EconPapers    
Economics at your fingertips  
 

Inequality in Contemporary India: Does Caste Still Matter?

Susmita Sengupta and Sanat Kumar Guchhait
Additional contact information
Susmita Sengupta: Rabindra Mahavidyalaya, Champadanga, Hooghly, West Bengal
Sanat Kumar Guchhait: Department of Geography, The University of Burdwan, West Bengal

Journal of Developing Societies, 2021, vol. 37, issue 1, 57-82

Abstract: Are the issues of socioeconomic inequalities related to specific caste biases in Contemporary India? Why are some social groups in the socioeconomic ladder lagging compared to others? How much have the poor people living in rural areas in India achieved their esteemed goals in the present economic arena of development? Is it the limited educational attainment or lack of physical and social capital of the poor households that begets inter-group economic inequality? Or is it a social identity that impedes the well-being of a certain social group? In search of answering these questions, this article explores the role of castes in explaining socioeconomic inequalities in the rural settings of contemporary India. The limited access to basic amenities and the poor educational attainment of the lower castes and the dominance of the upper castes in these regards show the persistence of social group inequalities. Four remote villages of Purulia district, one of the most backward tribal districts of West Bengal were systematically selected for scrutiny to explore socioeconomic inequality within the caste structure. Two are tribal villages with low inequality and the other two are multi-caste-oriented villages with high inequality.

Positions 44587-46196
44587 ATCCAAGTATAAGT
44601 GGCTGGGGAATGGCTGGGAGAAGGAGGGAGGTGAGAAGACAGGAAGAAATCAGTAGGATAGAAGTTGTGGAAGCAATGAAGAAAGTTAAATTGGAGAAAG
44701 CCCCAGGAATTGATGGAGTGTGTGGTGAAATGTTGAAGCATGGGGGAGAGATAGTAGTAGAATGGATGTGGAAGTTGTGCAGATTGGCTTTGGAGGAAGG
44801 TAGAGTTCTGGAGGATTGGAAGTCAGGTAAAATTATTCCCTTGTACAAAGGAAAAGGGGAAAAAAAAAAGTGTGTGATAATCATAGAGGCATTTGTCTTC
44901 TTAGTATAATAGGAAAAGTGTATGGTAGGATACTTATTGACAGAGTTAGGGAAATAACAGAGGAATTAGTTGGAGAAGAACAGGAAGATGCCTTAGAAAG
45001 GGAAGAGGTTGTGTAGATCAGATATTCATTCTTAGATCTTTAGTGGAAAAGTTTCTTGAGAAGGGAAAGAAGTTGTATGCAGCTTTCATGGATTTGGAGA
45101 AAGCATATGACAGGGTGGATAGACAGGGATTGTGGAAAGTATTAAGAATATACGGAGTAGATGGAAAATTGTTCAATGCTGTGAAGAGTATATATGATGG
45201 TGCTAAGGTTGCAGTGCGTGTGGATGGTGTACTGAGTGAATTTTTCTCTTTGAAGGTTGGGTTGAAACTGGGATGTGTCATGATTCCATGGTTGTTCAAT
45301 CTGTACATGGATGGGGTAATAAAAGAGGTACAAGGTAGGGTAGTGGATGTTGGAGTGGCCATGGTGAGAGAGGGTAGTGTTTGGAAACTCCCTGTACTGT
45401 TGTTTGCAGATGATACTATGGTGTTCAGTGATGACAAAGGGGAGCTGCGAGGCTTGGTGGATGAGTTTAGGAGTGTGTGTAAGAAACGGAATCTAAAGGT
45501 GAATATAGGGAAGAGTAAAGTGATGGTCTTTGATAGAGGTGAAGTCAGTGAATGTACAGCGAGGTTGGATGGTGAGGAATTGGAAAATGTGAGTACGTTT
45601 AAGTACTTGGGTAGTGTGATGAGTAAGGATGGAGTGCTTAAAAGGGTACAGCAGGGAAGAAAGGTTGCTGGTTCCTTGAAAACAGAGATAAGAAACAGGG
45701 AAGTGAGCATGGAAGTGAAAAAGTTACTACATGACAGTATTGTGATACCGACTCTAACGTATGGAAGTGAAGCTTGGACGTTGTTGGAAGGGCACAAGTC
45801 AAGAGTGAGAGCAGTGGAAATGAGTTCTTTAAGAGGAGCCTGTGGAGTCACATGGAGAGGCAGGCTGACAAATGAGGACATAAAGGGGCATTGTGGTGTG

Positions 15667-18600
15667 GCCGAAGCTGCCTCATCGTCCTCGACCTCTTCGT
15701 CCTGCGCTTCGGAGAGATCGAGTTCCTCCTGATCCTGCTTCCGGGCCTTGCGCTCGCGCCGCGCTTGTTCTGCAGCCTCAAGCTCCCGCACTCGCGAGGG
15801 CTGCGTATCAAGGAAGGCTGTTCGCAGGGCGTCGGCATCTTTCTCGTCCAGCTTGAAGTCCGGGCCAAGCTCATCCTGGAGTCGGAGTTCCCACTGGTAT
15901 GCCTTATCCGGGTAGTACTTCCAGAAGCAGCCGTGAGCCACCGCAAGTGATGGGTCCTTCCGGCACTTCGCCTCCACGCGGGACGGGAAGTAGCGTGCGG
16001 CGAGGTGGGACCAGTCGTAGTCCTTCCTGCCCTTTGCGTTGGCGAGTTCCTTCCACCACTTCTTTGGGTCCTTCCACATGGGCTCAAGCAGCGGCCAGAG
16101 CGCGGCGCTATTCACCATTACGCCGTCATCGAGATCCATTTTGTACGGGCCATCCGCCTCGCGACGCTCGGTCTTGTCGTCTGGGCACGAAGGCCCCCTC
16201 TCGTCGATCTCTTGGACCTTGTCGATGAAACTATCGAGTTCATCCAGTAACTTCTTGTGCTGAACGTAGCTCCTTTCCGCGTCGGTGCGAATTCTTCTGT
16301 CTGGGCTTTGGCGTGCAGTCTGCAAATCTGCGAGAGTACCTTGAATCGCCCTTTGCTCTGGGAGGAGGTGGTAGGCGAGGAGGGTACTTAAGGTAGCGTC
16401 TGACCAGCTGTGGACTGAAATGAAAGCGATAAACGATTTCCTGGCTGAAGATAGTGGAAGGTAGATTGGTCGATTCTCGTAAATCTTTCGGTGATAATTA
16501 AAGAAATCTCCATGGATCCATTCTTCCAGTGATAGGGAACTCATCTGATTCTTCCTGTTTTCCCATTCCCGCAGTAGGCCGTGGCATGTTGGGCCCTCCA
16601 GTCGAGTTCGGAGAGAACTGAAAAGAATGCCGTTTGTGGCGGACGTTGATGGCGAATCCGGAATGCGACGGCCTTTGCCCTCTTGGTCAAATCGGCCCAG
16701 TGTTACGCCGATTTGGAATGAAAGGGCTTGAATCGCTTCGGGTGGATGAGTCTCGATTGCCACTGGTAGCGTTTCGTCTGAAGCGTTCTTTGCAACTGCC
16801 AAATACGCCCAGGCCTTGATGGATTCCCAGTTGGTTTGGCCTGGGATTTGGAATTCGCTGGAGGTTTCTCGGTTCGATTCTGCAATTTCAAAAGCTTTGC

Keywords: Inequality; Castes; GINI; Decile Gap; Generalized Entropy; Kernel density; Polarization (search for similar items in EconPapers)
Date: 2021
References: View references in EconPapers View complete reference list from CitEc
Citations: Track citations by RSS feed

Downloads: (external link)
https://journals.sagepub.com/doi/10.1177/0169796X21998387 (text/html)

Related works:
This item may be available elsewhere in EconPapers: Search for items with the same title.

Export reference: BibTeX RIS (EndNote, ProCite, RefMan) HTML/Text

Persistent link: https://EconPapers.repec.org/RePEc:sae:jodeso:v:37:y:2021:i:1:p:57-82

DOI: 10.1177/0169796X21998387

Access Statistics for this article

More articles in Journal of Developing Societies
Bibliographic data for series maintained by SAGE Publications ().

 
Page updated 2021-04-24
Handle: RePEc:sae:jodeso:v:37:y:2021:i:1:p:57-82